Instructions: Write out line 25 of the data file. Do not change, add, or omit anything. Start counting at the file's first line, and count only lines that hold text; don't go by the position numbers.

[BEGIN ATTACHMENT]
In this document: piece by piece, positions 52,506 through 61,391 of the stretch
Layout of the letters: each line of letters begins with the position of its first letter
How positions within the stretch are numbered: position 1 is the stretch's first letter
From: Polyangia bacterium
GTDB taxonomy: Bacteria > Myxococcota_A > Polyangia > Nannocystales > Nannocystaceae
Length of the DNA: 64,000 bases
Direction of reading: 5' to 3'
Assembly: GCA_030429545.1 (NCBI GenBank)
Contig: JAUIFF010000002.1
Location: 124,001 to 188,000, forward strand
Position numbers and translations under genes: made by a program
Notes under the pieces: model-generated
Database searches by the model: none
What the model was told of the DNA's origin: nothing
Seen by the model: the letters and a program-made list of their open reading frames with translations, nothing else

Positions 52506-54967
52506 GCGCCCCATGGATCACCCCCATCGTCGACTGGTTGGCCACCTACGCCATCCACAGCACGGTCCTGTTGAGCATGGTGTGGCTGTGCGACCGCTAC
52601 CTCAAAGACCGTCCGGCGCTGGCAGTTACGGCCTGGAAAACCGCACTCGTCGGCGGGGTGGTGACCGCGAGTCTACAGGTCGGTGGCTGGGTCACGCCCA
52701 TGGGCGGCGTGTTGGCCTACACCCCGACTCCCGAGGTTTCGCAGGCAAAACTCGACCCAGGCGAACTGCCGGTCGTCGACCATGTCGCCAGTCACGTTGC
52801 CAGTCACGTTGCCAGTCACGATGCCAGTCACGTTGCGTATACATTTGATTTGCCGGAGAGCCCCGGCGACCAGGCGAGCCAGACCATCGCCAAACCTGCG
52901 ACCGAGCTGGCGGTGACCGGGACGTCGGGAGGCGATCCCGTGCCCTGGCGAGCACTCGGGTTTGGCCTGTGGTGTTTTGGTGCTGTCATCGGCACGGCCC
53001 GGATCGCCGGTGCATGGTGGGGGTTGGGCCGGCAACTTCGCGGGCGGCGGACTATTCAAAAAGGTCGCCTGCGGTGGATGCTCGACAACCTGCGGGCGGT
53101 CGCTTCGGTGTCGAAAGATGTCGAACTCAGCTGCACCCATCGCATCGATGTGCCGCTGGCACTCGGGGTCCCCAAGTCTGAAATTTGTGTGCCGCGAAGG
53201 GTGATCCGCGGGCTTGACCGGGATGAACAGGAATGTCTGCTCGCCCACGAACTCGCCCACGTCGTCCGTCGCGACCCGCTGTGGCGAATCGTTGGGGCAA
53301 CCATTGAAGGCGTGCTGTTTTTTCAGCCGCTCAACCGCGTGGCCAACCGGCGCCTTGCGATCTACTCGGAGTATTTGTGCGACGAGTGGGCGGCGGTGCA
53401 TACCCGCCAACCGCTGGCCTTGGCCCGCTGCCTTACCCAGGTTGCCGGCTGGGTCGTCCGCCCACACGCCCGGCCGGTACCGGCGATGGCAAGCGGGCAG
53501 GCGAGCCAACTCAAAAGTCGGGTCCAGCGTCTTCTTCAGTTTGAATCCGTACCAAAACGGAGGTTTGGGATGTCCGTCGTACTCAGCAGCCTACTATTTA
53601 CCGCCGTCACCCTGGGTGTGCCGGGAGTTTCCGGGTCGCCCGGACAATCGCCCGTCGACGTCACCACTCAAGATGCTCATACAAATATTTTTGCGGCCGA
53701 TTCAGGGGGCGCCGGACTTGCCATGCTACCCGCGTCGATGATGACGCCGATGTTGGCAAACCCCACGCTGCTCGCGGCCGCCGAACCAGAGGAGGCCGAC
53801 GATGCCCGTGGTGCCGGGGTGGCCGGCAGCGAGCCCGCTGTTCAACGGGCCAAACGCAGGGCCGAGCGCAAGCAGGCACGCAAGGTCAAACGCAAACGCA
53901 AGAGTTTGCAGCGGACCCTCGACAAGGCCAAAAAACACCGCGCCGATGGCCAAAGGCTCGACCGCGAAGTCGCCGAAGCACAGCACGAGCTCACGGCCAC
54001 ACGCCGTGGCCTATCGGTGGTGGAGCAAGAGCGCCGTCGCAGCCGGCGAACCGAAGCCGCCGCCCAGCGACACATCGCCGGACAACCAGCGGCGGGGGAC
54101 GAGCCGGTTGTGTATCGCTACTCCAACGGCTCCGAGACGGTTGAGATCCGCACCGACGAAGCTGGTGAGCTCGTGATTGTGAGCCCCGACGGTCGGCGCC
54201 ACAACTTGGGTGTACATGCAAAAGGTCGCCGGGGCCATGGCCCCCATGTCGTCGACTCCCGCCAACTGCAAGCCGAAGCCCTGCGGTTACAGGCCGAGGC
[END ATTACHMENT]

53301 CCATTGAAGGCGTGCTGTTTTTTCAGCCGCTCAACCGCGTGGCCAACCGGCGCCTTGCGATCTACTCGGAGTATTTGTGCGACGAGTGGGCGGCGGTGCA